• By mrsmusic40
  • May 29, 2019


Anyone who meets singer-songwriter Susan Gibson will know immediately that her family is a core foundation in everything she does, from the songs she writes to the tour routes she takes.

Whether it’s hearing her stories from the stage at one of hundreds of live shows around the country each year, sitting in on a songwriting workshop or coaching session with her, or running into her on the street in your town while she’s walking her 5 dogs on a break from driving to the next show…you will hear Susan speak of her family.

It’s her mom, Nancy Gibson, who inspired the title track of Susan’s latest EP, “Remember Who You Are.”  Susan says, “My mom said that her mom always used to tell her and her sisters, “Remember who you are” every time they left the house.  I don’t know if that was before or after they got caught drinking beer with a bunch of their friends and gave fake names to the Crofton, Nebraska police, but it’s something that she always told me and my sister as soon as we were old enough to leave the house. I would find it in notes in my lunch and written halfway into journals that I hadn’t written in yet. She would write notes to us on banana peels with a toothpick and the words would turn brown– like reverse invisible ink. She was an awesome mom. We were lucky to have her as our constant.” Nancy is also the catalyst for another song on the EP, “The Best of You,” written about surviving cancer.  While Nancy lost her battle with lung cancer in 2013, Susan wrote it in honor of those who have fought cancer, be it the survivors themselves or the ones left behind.  “I decided that instead of feeling sorry for myself, my mom would have wanted me to write this.”

To continue the thread of family and career in Gibson’s life, a song that Susan penned at her parents’ kitchen table while in college has been a cornerstone of her career as a performing musician and songwriter.  “Wide Open Spaces” was written as a college kid’s cry for independence, but after The Dixie Chicks made it the title track of their 1998 debut, Gibson’s song has been woven into the family stories of countless people setting off on their own, whether it’s going to college for the first time or adventuring into one of the many new roads life takes us on as we grow older.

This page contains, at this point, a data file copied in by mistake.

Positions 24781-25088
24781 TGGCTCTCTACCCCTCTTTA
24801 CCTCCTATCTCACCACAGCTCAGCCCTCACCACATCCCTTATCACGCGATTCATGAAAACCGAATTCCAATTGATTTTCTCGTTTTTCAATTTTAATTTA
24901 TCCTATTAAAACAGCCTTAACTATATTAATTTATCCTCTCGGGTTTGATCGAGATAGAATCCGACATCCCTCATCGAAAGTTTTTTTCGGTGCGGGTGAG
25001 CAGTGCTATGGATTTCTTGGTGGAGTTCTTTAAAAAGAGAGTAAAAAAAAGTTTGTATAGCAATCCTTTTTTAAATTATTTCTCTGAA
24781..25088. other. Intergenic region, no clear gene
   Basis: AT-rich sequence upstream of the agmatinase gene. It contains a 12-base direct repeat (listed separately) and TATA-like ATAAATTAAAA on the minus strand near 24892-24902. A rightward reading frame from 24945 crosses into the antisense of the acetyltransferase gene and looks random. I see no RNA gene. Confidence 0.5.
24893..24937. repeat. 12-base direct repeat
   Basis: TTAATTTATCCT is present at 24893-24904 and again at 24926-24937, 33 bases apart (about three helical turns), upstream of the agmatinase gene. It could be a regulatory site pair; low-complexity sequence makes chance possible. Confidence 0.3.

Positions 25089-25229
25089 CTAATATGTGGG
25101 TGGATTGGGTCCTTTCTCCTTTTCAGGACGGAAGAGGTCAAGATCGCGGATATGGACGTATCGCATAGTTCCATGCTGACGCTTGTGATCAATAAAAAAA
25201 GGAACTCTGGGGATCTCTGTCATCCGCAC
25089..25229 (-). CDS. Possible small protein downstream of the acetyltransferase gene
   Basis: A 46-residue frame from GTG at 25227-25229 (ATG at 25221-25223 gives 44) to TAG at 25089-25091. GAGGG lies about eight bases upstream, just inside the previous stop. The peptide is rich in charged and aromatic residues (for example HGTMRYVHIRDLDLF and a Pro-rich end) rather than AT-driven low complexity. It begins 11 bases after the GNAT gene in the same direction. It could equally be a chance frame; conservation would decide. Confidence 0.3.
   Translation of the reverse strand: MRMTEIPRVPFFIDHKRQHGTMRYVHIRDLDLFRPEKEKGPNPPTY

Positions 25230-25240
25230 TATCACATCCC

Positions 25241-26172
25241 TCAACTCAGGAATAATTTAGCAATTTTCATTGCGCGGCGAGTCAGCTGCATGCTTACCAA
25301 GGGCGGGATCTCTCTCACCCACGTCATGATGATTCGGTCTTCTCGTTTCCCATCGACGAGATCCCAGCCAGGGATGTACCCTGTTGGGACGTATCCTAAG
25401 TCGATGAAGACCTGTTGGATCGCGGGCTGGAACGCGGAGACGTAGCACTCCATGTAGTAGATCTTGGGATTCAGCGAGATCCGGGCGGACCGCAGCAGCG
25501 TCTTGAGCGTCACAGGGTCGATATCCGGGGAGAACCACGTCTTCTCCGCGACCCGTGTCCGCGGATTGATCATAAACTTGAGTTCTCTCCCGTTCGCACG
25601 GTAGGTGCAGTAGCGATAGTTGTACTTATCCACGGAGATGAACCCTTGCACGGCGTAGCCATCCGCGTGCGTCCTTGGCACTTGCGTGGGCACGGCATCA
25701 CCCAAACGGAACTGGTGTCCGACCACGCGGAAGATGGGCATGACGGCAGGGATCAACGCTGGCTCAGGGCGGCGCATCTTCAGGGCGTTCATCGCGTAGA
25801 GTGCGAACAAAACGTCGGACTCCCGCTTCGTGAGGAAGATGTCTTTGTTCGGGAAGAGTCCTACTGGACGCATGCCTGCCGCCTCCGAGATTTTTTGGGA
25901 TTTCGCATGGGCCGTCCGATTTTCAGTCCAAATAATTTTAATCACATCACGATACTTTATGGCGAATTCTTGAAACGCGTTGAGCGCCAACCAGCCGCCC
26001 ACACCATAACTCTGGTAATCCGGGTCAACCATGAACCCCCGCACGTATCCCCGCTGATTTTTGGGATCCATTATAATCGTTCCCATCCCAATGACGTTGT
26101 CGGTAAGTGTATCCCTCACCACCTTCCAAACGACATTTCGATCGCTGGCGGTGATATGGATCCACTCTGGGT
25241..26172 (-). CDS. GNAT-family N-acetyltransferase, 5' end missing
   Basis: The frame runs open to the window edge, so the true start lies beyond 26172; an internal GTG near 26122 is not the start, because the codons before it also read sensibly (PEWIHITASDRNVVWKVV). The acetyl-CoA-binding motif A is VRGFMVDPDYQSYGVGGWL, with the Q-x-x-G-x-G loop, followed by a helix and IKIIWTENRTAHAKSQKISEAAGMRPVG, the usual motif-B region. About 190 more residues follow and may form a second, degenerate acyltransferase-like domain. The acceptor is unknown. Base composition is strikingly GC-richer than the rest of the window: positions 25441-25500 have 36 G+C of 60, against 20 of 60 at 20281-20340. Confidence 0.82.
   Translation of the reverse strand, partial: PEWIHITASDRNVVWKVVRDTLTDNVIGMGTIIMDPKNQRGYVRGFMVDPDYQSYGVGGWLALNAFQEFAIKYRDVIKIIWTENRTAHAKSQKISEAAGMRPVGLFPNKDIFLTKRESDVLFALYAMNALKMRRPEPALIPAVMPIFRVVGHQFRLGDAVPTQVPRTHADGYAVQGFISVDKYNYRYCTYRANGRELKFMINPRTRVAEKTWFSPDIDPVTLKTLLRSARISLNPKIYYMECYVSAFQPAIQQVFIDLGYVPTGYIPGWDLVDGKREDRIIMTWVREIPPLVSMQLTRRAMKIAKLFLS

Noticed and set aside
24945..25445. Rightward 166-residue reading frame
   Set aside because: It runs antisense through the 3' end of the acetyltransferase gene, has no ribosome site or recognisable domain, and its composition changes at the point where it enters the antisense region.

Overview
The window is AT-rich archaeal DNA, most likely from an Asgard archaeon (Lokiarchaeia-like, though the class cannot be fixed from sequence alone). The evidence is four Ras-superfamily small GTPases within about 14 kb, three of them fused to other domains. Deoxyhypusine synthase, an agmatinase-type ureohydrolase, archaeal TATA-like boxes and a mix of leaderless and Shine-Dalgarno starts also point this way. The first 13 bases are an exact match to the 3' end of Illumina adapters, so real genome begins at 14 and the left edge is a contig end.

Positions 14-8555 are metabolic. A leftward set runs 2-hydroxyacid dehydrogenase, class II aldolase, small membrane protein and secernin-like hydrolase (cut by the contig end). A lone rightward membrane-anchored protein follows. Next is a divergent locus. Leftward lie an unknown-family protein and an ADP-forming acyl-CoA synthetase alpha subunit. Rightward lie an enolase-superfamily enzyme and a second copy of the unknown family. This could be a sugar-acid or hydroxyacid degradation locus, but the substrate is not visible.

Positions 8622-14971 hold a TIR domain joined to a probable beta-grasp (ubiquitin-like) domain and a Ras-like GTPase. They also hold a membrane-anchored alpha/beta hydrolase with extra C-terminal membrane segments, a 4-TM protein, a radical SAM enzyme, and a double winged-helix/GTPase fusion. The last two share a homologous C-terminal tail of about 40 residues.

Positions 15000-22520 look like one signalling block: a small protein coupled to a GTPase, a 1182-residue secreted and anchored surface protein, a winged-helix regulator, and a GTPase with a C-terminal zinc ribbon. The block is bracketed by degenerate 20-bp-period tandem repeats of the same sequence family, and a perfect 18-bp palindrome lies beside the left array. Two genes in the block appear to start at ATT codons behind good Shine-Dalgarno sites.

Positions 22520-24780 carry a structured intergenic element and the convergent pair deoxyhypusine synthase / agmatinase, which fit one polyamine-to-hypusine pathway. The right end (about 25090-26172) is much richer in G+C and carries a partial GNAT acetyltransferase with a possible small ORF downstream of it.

One of Gibson’s roads lately taken her down a road that is once again influenced by her Mom, who was a beloved 3rd grade teacher in Amarillo, Texas.  Gibson has added songwriting workshops and one-on-one coaching sessions to her schedule. She notes, “Being a performing songwriter is almost identical to being a teacher…you have an audience, you have a message and you have to hold their attention. And unlike teaching school, your success is determined by how many times they ‘take your class’. Moving into teaching from performance seems like a natural progression.”

“Remember Who You Are” is Gibson’s latest collection of songs and was recorded with producer Don Richmond at the helm at Howlin’ Dog Studios in Alamosa, Colorado.  Most of the instrumental heavy lifting was done by Gibson (vocals, guitar, banjo), and Richmond (guitars, banjos, mandolins, dobros, bass, violins, viola, organs, pedal steel, lap steel, percussion, and penny whistle), while James Doyle played drums and Maddie Clemmer sang background vocals.  The Amen Choir on “Little Piece of Heaven” features Drew Kennedy, Brandy Zdan, Josh Grider, and Walt Wilkins. This group, along with Kelley Mickwee and Gibson, are founding members of the Red River Songwriters’ Festival that takes place every January in Red River, NM (